My opinion is that it is the vitriol and fury of scientists and science communicators which forms much of this barrier to communication — something of which I myself am admittedly guilty. Consider the wealth of YouTube videos “debunking” pseudoscientific “myths”. Consider this climate change misinformation “Debunking Handbook of 2020” which is co-authored by “22 prominent scholars of misinformation and its debunking”, or this article entitled “This Is Why You Have No Business Challenging Scientific Experts”. Even click-bait websites like Gizmodo are publishing scientific “smackdowns”.

“It is the vitriol and fury of scientists and science communicators which forms much of this barrier to communication”

If your views were challenged so belligerently, so focused on “debunking” and not “conversing”, on “smackdowns” and not “pick-me-ups”, would you be open to changing your mind?

Cailin O’Connor of UC Irvine is a philosopher of science who has mathematically modelled the spread of false beliefs. These false beliefs spread optimally in clustered, mutually-trusting subpopulations. It doesn’t matter if the beliefs are true — you just need to be a part of the same tribe. And it is this tribalism that contemporary science communication is enforcing, not resolving.

This goes a long way to explaining the adoption of unrelated scientific views down pre-existing political fault lines, for example. At a time when evidence either way was ambivalent, hydroxychloroquine was rapidly adopted by the political right and almost entirely shunned by the political left, who preferred Remdesivir. The political community had made up their minds long before the scientists had.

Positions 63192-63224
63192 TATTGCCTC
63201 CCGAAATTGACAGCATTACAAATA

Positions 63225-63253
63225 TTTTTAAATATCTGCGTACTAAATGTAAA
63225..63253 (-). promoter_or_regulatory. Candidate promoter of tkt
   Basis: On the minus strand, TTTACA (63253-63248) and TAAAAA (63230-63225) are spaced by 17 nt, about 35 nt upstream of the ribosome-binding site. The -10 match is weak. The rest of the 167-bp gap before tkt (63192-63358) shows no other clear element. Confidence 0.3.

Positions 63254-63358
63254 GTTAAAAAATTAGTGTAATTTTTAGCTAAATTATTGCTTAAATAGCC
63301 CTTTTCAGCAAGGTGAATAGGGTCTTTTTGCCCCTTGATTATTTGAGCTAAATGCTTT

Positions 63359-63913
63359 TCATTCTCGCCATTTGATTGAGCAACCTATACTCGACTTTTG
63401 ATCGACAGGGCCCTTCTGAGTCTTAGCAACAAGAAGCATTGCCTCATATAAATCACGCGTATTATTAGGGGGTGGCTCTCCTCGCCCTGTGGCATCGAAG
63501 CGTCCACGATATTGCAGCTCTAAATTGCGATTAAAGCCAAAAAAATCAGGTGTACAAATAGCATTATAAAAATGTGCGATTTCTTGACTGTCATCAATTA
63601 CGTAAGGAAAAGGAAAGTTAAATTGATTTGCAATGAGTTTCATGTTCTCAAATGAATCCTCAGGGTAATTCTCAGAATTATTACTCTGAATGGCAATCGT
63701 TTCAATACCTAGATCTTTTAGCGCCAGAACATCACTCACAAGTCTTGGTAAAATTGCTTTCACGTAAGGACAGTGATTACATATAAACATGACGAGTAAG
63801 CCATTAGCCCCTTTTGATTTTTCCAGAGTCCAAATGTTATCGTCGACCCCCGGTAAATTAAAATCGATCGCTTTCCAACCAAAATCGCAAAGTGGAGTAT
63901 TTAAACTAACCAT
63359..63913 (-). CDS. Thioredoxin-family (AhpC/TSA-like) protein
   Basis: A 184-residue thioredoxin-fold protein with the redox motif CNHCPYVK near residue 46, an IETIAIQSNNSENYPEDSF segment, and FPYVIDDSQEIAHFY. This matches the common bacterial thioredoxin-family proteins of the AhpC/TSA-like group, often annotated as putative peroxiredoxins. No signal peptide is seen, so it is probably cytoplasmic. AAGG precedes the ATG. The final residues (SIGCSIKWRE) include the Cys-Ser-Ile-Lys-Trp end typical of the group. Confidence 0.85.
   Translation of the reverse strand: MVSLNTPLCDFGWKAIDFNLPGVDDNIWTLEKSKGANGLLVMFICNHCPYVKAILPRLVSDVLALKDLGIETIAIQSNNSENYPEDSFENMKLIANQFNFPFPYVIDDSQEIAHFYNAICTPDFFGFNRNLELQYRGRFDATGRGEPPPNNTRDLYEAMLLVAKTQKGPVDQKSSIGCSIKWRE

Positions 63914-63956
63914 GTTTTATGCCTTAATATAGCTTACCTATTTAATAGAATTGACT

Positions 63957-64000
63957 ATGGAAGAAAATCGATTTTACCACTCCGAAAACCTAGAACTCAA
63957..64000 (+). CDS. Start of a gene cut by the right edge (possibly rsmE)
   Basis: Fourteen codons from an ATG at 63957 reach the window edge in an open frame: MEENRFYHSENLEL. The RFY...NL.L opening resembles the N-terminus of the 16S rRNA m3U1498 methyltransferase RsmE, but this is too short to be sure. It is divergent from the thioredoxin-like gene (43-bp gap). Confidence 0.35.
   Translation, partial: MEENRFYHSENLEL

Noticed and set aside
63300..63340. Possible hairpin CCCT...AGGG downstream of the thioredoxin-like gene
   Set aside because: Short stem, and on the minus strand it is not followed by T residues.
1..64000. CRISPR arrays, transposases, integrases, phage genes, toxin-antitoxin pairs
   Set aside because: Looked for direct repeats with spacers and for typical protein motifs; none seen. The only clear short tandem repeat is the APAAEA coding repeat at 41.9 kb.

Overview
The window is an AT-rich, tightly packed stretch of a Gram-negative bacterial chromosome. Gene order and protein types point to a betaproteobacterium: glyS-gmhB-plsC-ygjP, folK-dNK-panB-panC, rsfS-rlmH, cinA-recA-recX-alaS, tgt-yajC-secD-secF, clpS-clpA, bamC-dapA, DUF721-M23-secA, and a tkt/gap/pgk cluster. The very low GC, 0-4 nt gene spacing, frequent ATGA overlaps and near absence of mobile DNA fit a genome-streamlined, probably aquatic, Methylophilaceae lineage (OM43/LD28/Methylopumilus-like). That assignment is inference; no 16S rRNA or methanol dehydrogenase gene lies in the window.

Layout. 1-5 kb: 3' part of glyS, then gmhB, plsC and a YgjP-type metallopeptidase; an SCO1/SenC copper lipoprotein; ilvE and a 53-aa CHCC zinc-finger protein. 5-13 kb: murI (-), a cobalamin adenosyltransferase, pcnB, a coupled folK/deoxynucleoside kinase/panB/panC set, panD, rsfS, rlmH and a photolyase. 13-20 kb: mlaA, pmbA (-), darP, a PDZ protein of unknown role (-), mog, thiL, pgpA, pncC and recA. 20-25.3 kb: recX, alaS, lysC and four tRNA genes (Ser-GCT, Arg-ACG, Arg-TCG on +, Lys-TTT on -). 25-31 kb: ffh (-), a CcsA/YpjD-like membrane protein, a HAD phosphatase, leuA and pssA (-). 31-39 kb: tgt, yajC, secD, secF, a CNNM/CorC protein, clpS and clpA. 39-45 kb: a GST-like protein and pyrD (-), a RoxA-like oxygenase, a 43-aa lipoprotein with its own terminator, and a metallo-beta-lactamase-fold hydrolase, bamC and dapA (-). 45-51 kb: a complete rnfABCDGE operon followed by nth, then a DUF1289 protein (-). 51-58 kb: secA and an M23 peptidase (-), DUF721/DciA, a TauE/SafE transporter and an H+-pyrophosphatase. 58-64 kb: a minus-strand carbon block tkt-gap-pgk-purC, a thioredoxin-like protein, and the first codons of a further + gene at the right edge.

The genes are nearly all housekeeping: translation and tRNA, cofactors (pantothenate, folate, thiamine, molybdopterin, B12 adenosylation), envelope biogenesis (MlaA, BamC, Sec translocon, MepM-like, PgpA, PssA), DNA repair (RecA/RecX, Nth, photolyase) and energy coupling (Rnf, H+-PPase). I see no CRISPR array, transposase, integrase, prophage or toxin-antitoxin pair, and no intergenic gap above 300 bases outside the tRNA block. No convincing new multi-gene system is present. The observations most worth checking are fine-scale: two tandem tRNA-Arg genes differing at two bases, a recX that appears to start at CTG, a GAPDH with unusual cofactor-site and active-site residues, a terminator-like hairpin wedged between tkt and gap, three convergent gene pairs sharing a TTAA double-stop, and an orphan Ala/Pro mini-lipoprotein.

Right-wingers trust right-wingers and left-wingers trust left-wingers; nobody is surprised by this. The spread of information happens almost exclusively inside, and only rarely between, the different tribes. Why, then, do we assume that we can reach anti-vaxxers by simplistic, aggressive information dumps? Evidence overload may even make them more hardline in their position. In our current rhetoric, we have opted for neither education nor diplomacy — merely self-assurance.

To be clear here, I would never argue that we shouldn’t try to disseminate consensus positions, such as the efficacy of vaccines. I am merely arguing that to communicate science through assertive, aggressive articles misses the point entirely — not least because they will not be read. Anti-vaxxers are oftentimes intelligent and highly-educated individuals who know the primary literature far better than the vaccine compliant — we who rarely question our own faith.


Mountain View

Bayes' Theorem and COVID-Testing

I don’t have a silver bullet — and I strongly doubt one exists — to reinstill the trust required to reinstate a constructive dialogue. If there is such a panacea, it would doubtless involve a rewriting of modern science journalism and a rethinking of science education. Open public discussion of meta-science, about the scientific method and philosophy of science, would also be crucial.

I am hopeful for our prospects; there is plenty of common ground to recover. After all, anti-vaxxers are anti-vax because they want as much health and as little disease for their kids (and for the population at large) as possible. They simply do not trust the government to deliver this for them, nor the opaque processes of science and vaccination. Their science is wrong, perhaps — but their goals are the same as ours, and we should treat them as such.